When I first saw the behavior of Kusakari's squishy rectangles/bands I assumed that some sort of physics engine was used to create the animations - but the #p5js hashtag suggested otherwise. Especially when you observe at the longer elongated bands/rectangles, while they're quite bendy they still somehow retain their overall shape and don't collapse on themselves when at rest or when there's other shapes pressing down on them.

Kusakari's TwiX feed was a super useful open notebook documenting their progress - digging into it a bit more, it turns out that this particular behavior stems from the particular configuration that Kusakari's come up with, where the individual particles are tightly packed and cover the entire interior of the shape:

The second tweet suggests that there's an additional trick here with some sort of calculation happening between the internal particles of a shape such that they repulse each other.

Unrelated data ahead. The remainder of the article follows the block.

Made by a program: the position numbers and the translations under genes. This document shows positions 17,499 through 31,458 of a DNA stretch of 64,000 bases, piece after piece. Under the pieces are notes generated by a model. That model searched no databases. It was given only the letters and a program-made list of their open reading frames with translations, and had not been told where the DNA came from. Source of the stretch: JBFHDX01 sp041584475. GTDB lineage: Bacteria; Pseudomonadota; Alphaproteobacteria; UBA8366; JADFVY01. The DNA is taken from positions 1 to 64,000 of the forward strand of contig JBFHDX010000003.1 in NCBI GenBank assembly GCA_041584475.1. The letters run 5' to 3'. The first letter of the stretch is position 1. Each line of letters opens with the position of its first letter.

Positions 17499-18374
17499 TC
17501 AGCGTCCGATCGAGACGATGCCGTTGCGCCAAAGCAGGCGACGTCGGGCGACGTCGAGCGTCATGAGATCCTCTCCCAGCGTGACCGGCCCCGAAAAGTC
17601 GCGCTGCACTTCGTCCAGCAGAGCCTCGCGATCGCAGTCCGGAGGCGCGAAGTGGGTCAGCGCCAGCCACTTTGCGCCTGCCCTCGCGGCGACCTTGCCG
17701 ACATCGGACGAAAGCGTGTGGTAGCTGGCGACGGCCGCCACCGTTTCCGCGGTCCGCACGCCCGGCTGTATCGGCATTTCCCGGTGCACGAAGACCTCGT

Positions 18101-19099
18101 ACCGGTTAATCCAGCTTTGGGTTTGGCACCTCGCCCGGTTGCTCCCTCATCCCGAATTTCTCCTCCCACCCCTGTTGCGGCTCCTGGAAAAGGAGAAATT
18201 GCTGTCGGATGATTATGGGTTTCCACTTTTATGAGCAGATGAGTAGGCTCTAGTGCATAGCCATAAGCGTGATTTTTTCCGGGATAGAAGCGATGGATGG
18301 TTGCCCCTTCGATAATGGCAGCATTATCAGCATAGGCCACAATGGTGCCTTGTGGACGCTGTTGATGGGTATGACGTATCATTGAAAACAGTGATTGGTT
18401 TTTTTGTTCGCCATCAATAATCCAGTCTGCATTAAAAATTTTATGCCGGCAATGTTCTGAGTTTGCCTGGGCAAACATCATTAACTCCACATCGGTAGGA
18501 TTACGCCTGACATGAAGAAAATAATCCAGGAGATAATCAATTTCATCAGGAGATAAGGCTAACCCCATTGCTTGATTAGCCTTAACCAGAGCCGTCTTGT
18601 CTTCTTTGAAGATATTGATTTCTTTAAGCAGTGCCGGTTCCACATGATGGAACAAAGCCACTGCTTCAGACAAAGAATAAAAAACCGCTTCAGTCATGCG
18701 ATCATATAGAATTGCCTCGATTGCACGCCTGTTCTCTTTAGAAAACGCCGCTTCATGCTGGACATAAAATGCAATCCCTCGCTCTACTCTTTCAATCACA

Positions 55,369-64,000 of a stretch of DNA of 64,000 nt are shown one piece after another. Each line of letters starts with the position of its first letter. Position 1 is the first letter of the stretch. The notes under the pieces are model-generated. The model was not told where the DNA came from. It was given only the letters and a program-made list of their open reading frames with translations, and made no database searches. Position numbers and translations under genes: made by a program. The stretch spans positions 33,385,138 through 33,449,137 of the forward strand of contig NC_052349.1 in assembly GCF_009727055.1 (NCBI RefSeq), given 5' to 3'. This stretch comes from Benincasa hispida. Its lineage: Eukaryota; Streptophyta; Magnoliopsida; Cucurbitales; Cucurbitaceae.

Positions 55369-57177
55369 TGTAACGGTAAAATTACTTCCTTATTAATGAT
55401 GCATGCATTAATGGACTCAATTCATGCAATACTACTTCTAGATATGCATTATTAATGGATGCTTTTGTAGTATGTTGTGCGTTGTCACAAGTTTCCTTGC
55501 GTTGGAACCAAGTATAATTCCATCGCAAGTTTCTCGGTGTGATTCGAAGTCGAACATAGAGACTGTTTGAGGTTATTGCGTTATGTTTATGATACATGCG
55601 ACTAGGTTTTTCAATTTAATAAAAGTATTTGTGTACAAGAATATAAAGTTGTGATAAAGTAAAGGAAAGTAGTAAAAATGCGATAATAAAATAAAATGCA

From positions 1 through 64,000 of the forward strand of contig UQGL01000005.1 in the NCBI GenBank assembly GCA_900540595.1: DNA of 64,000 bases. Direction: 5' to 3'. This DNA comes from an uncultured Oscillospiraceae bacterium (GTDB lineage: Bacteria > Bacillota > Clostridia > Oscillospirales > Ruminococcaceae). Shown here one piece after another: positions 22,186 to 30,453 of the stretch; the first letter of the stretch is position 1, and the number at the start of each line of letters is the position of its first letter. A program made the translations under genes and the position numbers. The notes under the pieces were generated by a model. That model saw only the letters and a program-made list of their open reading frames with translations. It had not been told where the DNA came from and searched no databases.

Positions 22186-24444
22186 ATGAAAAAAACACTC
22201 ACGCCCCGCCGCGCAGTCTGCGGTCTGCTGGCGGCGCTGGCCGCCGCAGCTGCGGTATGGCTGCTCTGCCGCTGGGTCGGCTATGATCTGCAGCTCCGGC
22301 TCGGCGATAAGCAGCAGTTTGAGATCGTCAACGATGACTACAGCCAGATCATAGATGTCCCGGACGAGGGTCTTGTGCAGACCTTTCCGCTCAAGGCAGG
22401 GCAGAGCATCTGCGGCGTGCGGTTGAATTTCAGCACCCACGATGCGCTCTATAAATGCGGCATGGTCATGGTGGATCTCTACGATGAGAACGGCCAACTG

One other thing that I'm not entirely certain about is if Kusakari's animations are rendered in real-time; having to compute that many particle and spring interactions can be quite intensive on the CPU - but maybe there's an additional grid-lookup that's helping out with that under the hood. All in all, super super cool exploration!

Björn Ottoson's Irregular Grids aka Quadrangulations

Björn Ottoson - who you might know as the creator of the oklab color space - has recently been sharing some really cool WIPs over on TwiX, showcasing his development progress on a town/city building game of his. The most recent tweets visualize the creation of interesting, organic looking irregular grid and tesselation patterns:

If these look familiar, then you might've previously seen the game Townscaper by Oskar Stålberg where the terrain is also based on a similar type of grid. What's fascinating about them is how they're relatively even throughout, but then collapse at certain positions so that some vertices have more than 4 outbound/inbound edges. Maybe it's due to how my brain is wired from years of making generative art and playing video games, but visually they're super satisfying to look at. The difference with Björn's approach, is that he allows the player to create their own grid configuration by placing individual nodes.